Snow melting quickly but not a record yet
By Alissa Johnson
It wasn’t that long ago that snow banks obstructed intersections and the hills outside of town were white. But with springtime melt in full effect, the peak snowpack behind us, and the dust season upon us, the snowpack is shrinking. Things still look good, though, for summer water supplies, and adjustments are being made to manage spring streamflows.
“The snow certainly is going away quickly,” said Frank Kugel, general manger for the Upper Gunnison River Water Conservancy District. Yet despite chatter around town that this has been the quickest snowmelt on the books, Kugel says it’s too early to tell.
The snowpack is still above average when it comes to snow water content. As of Monday, April 10, the three SNOTEL sites measuring snowpack in the Taylor Park Reservoir drainage show a snowpack at 131 percent of normal, and the five units in the Blue Mesa drainage indicate a snowpack at 144 percent of normal.
Closer to home, the unit on Crested Butte Mountain is at 152 percent of normal, and Schofield Pass was at 150 percent of normal.
“Schofield Pass remains the most snow water equivalent of any SNOTEL reporting in the state and has been for most of the season,” Kugel said, indicating that it’s at 49.5 inches of water content. “We hope it comes out nice and gradually throughout summer to best benefit recreation and agricultural users, and reduce flooding concerns.”
Kugel said the short-range weather forecast is calling for warmer and drier than normal conditions, and while that will likely lead to more melting, it could actually be a good thing when it comes to flooding concerns. Had snowfall continued at the rate seen earlier this winter, there would be a higher risk of flooding.
Another significant factor affecting the snowmelt is the prevalence of dust events, where spring winds carry dust from the southwest onto Colorado peaks, accelerating snowmelt. While the peaks around Crested Butte appear substantially less pink than they have in the past, dust season is under way.
Jeff Derry, executive director at the Center for Snow and Avalanche Studies in Silverton, said four dust events have been recorded so far this season. The first two took place in March and were pretty light—Derry said they weren’t very noticeable until the snow surface warmed and coalesced dust onto the surface.
The third event, which took place on March 31, “was a nasty, heavy event.” And the fourth event took place on April 9, just as Derry was helping finish up the Colorado Dust on Snow program’s second statewide tour assessing dust events.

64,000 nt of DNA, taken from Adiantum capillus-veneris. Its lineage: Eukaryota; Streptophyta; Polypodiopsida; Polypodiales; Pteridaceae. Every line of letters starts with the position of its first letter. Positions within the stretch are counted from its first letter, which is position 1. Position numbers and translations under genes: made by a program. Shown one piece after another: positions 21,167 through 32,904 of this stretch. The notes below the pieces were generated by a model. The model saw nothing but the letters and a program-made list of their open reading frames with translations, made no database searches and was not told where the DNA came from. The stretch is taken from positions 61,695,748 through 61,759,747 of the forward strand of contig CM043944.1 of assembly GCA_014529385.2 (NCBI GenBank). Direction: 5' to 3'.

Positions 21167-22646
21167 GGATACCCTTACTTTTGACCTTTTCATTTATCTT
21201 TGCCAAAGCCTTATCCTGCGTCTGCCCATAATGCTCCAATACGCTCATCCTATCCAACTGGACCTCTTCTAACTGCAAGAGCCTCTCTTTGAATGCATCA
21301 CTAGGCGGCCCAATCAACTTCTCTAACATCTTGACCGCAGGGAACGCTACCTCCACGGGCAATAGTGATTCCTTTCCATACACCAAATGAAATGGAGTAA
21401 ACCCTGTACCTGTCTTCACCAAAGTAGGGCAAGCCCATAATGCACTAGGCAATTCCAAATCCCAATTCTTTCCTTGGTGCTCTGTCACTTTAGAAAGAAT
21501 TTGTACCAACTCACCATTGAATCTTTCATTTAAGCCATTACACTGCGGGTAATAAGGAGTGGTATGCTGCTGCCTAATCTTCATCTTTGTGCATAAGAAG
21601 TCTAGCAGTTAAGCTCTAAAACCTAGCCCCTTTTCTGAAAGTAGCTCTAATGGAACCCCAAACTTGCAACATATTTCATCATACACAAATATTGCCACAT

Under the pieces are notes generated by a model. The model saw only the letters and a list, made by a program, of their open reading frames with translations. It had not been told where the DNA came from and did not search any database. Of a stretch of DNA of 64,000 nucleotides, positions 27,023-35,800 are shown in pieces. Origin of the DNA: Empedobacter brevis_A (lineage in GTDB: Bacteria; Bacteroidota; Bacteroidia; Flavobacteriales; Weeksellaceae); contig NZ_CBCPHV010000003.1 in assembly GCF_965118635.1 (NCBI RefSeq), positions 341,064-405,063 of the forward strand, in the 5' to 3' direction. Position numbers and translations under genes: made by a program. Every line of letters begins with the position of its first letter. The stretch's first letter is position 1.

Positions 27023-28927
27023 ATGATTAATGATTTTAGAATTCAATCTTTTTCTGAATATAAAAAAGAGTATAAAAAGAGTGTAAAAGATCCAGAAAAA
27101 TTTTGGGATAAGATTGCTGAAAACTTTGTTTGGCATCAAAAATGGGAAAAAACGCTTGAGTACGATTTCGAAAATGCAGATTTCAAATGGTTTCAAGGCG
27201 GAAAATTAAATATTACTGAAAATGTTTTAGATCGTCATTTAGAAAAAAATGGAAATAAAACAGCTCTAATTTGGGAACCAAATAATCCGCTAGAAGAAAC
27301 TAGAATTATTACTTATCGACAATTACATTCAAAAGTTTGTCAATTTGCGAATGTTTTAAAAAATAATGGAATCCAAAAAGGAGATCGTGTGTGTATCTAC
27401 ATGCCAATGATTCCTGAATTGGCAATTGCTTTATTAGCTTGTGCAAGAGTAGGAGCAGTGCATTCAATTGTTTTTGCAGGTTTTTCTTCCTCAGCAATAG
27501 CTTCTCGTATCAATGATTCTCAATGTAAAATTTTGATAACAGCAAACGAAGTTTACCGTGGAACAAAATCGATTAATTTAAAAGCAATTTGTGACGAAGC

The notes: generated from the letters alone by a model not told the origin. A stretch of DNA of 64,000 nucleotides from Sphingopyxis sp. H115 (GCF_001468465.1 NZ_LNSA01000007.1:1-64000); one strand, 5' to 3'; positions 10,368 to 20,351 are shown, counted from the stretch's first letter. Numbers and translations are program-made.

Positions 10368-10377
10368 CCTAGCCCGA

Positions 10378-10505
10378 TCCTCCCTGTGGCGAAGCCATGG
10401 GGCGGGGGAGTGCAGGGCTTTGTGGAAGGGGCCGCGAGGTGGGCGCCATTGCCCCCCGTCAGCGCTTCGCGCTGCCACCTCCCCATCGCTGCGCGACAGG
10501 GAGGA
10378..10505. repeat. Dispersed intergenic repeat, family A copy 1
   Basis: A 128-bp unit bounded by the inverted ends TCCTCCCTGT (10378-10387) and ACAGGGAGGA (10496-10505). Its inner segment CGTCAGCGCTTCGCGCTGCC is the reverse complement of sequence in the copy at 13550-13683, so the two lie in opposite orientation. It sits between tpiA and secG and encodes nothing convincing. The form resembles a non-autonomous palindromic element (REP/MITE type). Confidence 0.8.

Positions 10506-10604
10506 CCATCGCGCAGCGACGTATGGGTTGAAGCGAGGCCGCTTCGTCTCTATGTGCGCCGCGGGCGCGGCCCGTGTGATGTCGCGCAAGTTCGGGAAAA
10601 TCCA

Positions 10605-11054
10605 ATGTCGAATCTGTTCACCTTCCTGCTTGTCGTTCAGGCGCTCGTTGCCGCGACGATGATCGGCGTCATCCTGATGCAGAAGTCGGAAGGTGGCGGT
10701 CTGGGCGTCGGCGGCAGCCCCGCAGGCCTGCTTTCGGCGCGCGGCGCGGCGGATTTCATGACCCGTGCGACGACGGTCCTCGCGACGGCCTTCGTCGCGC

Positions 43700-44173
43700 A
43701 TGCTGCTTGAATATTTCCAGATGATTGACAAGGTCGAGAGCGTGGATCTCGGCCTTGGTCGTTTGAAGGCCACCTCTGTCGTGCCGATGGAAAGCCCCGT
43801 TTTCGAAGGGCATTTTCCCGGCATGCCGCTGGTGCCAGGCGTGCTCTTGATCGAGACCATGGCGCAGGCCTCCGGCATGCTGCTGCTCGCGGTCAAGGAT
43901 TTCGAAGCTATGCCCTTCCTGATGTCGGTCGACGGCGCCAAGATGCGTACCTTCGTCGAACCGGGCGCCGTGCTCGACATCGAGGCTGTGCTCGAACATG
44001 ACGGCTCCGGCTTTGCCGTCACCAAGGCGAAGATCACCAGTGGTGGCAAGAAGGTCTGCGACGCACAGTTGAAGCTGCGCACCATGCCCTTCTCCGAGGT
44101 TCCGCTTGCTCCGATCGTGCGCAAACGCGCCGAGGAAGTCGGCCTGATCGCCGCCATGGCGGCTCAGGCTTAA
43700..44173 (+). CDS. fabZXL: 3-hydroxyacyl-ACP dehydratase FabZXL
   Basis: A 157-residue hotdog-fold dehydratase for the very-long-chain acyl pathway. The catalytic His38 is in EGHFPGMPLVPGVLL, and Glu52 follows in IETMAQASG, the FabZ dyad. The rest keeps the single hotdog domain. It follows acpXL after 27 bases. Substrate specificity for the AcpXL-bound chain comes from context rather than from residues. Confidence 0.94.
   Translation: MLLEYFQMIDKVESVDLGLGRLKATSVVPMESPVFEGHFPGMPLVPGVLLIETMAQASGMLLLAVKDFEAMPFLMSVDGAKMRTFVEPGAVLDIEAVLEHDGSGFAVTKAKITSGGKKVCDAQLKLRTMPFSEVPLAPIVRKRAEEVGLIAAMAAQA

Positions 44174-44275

“The San Juans have all four dust events, Park Cone [near Taylor Park Reservoir] has three for sure and likely all four, but lesser intensity than the San Juans. Berthoud and Willow Creek appear to be dust-free towards northern Colorado,” he said. There’s also a very light presence of dust from the first two events at Rabbit Ears Pass, Loveland Pass, and Hoosier Pass.
In general, the dust events are concentrated more toward the San Juans and decrease in severity as they move north and east.
“That’s kind of the typical scenario. They come out of the southwest, hit the San Juans first and hardest, and get lessened as they travel north and east,” Derry said.
In terms of the number of events, Derry indicated that this has been a pretty light dust on snow season so far. But he called the two most recent events game changers. “They are also at or near the surface right now, and we have pretty warm, sunny conditions in the forecast,” he said.
While it remains to be seen how that factors into this season’s spring runoff, at home in the Gunnison Valley, Kugel is optimistic. “We’re still looking very good for water supply,” he said.
In fact, the flows out of the Taylor Reservoir were increased from 100 cubic feet per second (cfs) to 150 cfs on April 5.
“The concern was that Taylor Park Reservoir is likely to fill, and in the operating plan, one of the objectives is to prevent a spill at Taylor Park Reservoir [to prevent] the flushing of Mysis shrimp downstream into Blue Mesa Reservoir,” Kugel explained.
As summer approaches, the preliminary plan calls for flows as high as 550 cfs out of Taylor Park, a boon for local rafters and kayakers. Kugel emphasized that is tentative, however, and the plan will be adjusted as needed after the May 1 forecast.